CALL FOR PAPERS
International Herbert Marcuse Society Conference
Oct. 26-28, 2017
York University, Toronto, Canada
“The Dialectics of Liberation in an Age of Neoliberal Capitalism”
In the summer of 1967 Herbert Marcuse gave a talk titled ‘Liberation from the Affluent Society’ at a London conference called The Dialectics of Liberation. The conference brought together a wide range of left and counter-cultural activists, thinkers, artists and poets – Herbert Marcuse, R.D Laing, Paul Sweezy, Stokley Carmichael, Allen Ginsberg, Angela Davis and Lucien Goldman. It is in the spirit of that event, and to mark its 50th anniversary, that the International Herbert Marcuse Society seeks papers for its 2017 biennial conference. The conference, which is being held at York University in Toronto, Canada, Oct. 26-28, 2017, has as its theme: “The Dialectics of Liberation in an Age of Neoliberal Capitalism”.
For this year’s conference, we invite papers and panels that look at Marcuse’s work through multi-dimensional lenses. How is Marcuse’s (and other critical theorist’s) work relevant to today’s struggles against neoliberal capitalism? How can it help build the capacity for new sensibilities, critical pedagogies and new ways of thinking and organizing on the left today? And what are the dialectics of liberation in a context marked by crises, deepening authoritarianism, economic distress, social disintegration, and forms of oppression that mark neoliberal societies today? How have recent movements – Black Lives Matter, Indigenous/Idle No More, ecological, anti-austerity and others – sought to theorize, understand, refuse and go beyond neoliberalism? How do radical critiques today echo and/or build on those that came together at the 1967 Dialectics of Liberation gathering? In what ways are the challenges of liberation different today, against the backdrop of the Trump phenomenon and the rise of a neoliberal, neo-fascist right? And how does Marcuse’s critique intersect with current assessments of neoliberalism inspired by political economy, labour studies, feminism, Indigenous struggles, radical democratic and anti-racist theory, critical pedagogy and current debates within critical theory?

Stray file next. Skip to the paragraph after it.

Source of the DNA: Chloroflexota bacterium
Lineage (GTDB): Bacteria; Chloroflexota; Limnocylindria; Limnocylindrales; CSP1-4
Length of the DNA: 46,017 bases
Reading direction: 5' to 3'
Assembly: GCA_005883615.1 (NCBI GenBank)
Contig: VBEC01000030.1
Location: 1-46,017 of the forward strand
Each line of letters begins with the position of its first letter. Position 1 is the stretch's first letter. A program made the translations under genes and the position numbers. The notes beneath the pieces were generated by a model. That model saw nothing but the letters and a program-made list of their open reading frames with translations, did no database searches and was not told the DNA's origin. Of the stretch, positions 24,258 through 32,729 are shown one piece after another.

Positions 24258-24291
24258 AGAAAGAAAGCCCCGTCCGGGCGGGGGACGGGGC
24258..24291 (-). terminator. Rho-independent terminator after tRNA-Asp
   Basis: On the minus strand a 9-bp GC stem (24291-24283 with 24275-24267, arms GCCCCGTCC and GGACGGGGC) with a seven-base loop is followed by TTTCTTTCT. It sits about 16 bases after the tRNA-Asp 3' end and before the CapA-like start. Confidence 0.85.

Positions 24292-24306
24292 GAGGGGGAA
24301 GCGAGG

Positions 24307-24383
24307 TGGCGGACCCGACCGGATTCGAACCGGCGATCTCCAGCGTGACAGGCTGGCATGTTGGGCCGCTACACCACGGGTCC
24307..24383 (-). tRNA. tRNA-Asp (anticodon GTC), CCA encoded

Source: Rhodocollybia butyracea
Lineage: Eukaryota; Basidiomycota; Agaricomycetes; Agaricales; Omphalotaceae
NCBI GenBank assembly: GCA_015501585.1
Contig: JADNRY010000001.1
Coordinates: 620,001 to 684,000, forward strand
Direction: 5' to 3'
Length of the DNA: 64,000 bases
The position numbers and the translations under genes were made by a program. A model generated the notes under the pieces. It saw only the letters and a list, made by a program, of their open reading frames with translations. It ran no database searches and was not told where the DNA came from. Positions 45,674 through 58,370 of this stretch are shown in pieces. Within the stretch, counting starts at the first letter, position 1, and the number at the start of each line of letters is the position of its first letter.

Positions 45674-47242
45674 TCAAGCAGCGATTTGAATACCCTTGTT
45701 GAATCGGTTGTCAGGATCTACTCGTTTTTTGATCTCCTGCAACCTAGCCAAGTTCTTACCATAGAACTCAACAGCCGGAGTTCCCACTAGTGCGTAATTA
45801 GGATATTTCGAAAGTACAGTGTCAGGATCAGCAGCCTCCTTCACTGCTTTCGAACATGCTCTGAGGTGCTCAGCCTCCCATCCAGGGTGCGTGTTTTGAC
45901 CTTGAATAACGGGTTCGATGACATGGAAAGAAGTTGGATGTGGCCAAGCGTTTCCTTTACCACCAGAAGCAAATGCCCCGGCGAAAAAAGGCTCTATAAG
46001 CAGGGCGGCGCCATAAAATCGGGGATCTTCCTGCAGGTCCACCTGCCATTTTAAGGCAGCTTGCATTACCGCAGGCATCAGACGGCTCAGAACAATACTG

We invite critical theory scholars and students–as well as scholar-activists and independent scholars from other critical traditions such as political economy, feminism, LGBTQIA studies, disability studies, post-colonial studies, Indigenous studies, critical race theory, and labour studies – to engage in a dialogue with Marcuse, in the way that Blackpower, feminist, and ecological participants did at the 1967 Dialectics of Liberation event. We welcome interventions and reflections on how Marcuse and other critical theorists see the ‘dialectics of liberation’. And even though the emphasis this year is on liberation from neoliberalism, we also do not want to neglect the roots that the ‘dialectics of liberation’ have in the rich philosophical and social theory heritage of Marcuse’s work, in his own debates with Hegel, Marx, Freud, Fromm, even Nietzsche and Heidegger, as well as critical theorists such as Adorno and Benjamin. Papers and panels on Marcuse’s relation to these thinkers are welcome as well.
The conference organizers are particularly interested in encouraging undergraduate and graduate student participation. To this end, we encourage faculty colleagues to bring students of all levels to the conference. Undergraduate students are invited to present papers in special concurrent sessions.
Abstracts due May 1, 2017
The conference is an interdisciplinary, multimedia engagement with the many dimensions of Herbert Marcuse’s work. In addition to the presentation of papers, the conference will also present artistic/cultural work, including an installation/exhibition by documentary film maker Peter Davis, who filmed the 1967 Dialectics of Liberation event. Further details on performances and installations will be announced in the coming months. A website for the conference, with registration and other details, will also be up in the coming weeks.
For more information, and to submit proposals for individual papers and panels (in the form of a 150-word abstract), contact the conference organizers by e-mailing: